Shonna Tucker album review: ‘A Tell All’


Shonna Tucker of Shonna Tucker and Eye Candy will be performing in the Washinton, DC area. (Lyric Lewin)
February 7
SHONNA TUCKER & EYE CANDY
“A Tell All”

Kindred spirits: Neko Case, Mary Lou Lord, Drive-By Truckers

Show: Tuesday at Hill Country. Show starts at 8:30 p.m. 202-556-2050. www.hillcountrywdc.com. Free.

Shonna Tucker spent nearly a decade performing and writing songs with the Drive-By Truckers (“I’m Sorry Huston,” “Home Field Advantage”) before splitting to pursue a solo career. As a result, her first solo album, “A Tell All,” doesn’t have the shakiness of some debuts. Tucker displays the ease and consistency of a veteran performer with the help of her band, Eye Candy.

Tucker’s solo work is most immediately different from the Truckers’ in its brightness. Even on its moodier tracks, “A Tell All” has an uptempo pop sheen. Album-opener “Since Jimmy Came” is reminiscent of the warmth and springiness of Mary Lou Lord’s work, while the pouty sass on “I Bought a Pie” is intensified by a super-catchy guitar riff. The seductive twang of “Linda Please” pays homage to Dolly Parton’s pleading on “Jolene,” and “Your Jealousy” sways with a blend of pop and country.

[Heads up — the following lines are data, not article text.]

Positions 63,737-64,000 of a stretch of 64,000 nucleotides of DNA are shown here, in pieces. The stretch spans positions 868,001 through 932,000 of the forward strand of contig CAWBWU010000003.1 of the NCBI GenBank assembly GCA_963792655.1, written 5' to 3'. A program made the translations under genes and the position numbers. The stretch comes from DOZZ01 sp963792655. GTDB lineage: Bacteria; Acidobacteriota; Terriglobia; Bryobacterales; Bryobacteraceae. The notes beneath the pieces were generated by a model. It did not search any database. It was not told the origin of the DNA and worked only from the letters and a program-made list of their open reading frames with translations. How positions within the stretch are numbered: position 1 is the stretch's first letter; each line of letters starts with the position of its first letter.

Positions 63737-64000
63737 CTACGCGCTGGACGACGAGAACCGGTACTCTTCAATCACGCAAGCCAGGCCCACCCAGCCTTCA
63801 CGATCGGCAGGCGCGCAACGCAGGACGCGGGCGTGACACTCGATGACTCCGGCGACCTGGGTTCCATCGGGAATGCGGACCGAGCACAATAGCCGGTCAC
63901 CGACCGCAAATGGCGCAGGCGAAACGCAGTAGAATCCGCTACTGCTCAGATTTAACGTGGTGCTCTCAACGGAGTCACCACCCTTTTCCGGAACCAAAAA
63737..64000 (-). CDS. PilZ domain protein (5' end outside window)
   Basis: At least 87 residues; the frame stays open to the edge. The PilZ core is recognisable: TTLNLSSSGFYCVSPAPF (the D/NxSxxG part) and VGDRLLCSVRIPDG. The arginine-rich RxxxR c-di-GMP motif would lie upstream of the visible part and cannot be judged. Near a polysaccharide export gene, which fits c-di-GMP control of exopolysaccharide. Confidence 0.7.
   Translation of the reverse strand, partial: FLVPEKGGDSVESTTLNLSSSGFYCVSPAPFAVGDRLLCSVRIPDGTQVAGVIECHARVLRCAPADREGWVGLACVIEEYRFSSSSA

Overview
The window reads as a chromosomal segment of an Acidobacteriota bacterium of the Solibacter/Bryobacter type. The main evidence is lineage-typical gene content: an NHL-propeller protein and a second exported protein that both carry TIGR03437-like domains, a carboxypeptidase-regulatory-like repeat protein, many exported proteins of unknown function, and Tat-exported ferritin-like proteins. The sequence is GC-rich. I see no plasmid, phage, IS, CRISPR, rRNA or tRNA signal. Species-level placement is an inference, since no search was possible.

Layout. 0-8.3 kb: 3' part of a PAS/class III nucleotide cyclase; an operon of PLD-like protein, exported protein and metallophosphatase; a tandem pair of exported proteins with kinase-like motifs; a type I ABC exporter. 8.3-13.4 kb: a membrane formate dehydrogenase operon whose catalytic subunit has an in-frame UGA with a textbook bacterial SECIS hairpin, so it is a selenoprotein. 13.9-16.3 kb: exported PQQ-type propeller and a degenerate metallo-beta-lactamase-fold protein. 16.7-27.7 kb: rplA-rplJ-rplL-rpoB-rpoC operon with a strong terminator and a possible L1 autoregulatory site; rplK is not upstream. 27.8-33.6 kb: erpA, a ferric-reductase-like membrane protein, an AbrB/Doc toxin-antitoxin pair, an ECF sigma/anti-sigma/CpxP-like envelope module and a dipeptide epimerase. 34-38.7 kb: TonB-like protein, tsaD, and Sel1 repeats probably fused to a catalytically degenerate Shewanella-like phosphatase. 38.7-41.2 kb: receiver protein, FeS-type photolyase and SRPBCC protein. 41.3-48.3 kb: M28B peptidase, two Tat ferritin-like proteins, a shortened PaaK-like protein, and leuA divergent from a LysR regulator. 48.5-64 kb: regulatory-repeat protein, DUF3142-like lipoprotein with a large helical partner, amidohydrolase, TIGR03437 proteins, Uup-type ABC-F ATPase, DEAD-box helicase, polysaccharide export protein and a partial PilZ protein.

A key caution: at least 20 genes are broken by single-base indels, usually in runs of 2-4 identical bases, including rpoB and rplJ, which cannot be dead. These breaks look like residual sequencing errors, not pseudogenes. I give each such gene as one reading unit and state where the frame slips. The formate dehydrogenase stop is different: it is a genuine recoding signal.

“A Tell All” has a few hokey
moments. “A Family Dinner” (its lyrics inspired the album title) is one of the weaker tracks but still manages to capture both Tucker’s Alabama roots and the congenial buzz of family get-
togethers. The dreamy “Arielle” nearly dissolves under Tucker’s wispy vocals, which is surprising since the other tender songs — “Old Fashioned” and “Lonely People” — are among the most memorable, showing that Tucker has more tricks up her sleeve beyond her raucous boot-stompers.

Catherine P. Lewis

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